More important than the quota levels are the methods used for fishing, which include drift nets, long-lines, and bottom trawling. They are damaging for a variety of reasons. Huge drift nets (which are banned in several other countries including the EU) are used. They are not target specific, but rather catch a wide variety of non-commercial species, perhaps the most worrying of which is the endangered and endemic Hector’s dolphin. Although it is not illegal to accidentally catch these mammals, they must be reported to the Ministry, yet is seems a strange coincidence that all reported cases were made from the small percentage of boats with independent observers on board. Many other dolphin carcasses have been found mutilated, probably to hide evidence and avoid the risk of public pressure to ban this method of fishing. Surface long-lining is also used to catch species such as tuna. The many kilometres of line is bated, but many of these remain free when being hauled in, which provides a tempting morsel for the threatened albatrosses and other sea birds in the south of New Zealand waters. Many albatrosses are caught in this way and usually die in the process. Sharks are another unintended bycatch on long-lines – in fact more sharks are caught by the tuna industry than tuna itself. Shark populations are in decline globally and 28 of the 112 species found in New Zealand waters are listed as threatened by the IUCN. But the saddest part of it all is that shark fins are the only part deemed worthy enough to keep, so the fins are cut from the sharks (sometimes while the shark is still alive) before the shark is discarded and the valuable fins are exported to China to make shark-fin soup. Shark-fining is also illegal in many countries but still permitted in New Zealand. Finally, bottom-trawling, which also suffers from excessive non-target catches, damages the sea floor as the nets are dragged along the bottom. This harms the wildlife on the sea floor by stirring up mud which settles over plants, corral and other food sources that fish further down the food chain rely on. Removing this food source can therefore have follow-on effects right up the food chain.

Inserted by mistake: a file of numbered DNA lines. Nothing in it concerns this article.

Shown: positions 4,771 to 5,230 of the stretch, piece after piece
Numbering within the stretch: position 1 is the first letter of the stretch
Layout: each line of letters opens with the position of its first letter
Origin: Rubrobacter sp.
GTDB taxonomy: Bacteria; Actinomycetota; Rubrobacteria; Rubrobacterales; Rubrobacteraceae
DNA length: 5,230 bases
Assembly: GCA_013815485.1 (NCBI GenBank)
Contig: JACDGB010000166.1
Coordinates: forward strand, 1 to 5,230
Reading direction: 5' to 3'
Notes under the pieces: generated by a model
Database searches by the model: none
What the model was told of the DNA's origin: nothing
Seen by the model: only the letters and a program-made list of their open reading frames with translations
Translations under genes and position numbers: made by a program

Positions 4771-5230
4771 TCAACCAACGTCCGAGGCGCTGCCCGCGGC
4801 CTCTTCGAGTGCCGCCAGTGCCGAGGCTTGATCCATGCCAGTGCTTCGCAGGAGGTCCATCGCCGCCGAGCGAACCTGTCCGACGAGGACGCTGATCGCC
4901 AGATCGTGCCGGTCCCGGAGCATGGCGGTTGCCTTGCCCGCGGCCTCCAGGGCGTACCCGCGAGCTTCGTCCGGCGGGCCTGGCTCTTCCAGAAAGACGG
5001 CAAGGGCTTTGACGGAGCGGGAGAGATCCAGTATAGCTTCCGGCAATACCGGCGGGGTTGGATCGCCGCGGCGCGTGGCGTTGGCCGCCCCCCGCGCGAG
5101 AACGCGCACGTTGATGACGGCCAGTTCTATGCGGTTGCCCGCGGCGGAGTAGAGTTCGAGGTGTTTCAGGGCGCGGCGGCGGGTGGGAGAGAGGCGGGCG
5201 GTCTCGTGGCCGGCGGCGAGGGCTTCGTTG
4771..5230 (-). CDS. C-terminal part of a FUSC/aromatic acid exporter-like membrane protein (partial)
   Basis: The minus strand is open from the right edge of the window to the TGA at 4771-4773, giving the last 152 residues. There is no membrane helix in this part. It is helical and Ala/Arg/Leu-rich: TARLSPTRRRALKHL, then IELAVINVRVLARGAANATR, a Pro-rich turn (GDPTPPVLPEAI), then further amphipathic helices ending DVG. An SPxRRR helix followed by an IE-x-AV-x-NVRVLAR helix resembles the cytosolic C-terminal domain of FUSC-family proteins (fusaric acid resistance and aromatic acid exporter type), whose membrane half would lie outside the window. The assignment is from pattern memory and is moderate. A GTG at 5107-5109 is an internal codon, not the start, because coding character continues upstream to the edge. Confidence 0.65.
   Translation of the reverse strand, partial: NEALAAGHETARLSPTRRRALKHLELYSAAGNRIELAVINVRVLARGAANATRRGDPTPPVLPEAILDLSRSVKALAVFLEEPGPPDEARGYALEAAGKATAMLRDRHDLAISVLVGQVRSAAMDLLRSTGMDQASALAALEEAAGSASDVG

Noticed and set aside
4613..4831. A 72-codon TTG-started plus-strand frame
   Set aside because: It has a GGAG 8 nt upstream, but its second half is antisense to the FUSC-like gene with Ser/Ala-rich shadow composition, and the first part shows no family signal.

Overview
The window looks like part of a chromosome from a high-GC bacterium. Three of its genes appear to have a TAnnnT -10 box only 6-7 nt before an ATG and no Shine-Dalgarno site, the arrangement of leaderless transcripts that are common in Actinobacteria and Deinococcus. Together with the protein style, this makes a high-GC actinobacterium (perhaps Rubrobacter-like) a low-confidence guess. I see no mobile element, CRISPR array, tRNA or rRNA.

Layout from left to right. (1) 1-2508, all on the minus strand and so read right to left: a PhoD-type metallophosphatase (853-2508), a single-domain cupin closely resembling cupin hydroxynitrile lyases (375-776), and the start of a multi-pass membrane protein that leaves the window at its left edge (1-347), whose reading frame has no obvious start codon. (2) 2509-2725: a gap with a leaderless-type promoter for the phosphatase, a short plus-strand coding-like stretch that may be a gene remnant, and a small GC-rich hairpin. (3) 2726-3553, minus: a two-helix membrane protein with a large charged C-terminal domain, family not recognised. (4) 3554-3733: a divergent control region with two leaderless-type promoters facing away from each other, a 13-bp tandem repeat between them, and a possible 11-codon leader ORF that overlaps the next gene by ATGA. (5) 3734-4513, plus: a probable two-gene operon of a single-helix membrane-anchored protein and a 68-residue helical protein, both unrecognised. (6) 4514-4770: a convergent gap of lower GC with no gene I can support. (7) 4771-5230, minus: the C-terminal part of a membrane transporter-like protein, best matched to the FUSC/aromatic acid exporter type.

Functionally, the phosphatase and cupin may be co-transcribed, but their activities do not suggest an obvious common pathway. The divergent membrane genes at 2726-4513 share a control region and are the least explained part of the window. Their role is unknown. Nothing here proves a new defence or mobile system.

While New Zealand’s QMS is often held in high regard, when Forest and Bird analysed 75 commercial fisheries in New Zealand (2007) they found that 26 were overfished, 51 caused habitat destruction, 42 killed significant numbers of seabirds, 45 killed significant numbers of mammals, 64 caught too many non-target fish, 58 had adverse ecological effects and 44 had never had a quantitative stock assessment.

The system is full of inefficiency which continues to damage the industry but the costs of which are externalised. If a holder of a quota for one species catches a certain amount of another edible species but doesn’t hold a quota for this species, the fish will be discarded dead back into the ocean. Bottom trawling and dredging, through damaging the wider ecosystem produce costs to the industry and the environment. Edible shark meat is discarded because it is not economically viable to bring ashore, and shark-fining is likely to continue to damage our international reputation, therefore denting the added revenue we can attain from environmentally conscious consumers. Lastly, highly endangered native species such as dolphins and albatrosses continue to suffer from unsafe methods of fishing. There are safer methods that will reduce bycatch of non-target species, it is only a matter for the Ministry of Fisheries to have the courage to further restrict or ban outdated methods. While the QMS may be a step in the right direction, it alone does not ensure that New Zealand’s fisheries are anywhere near sustainable.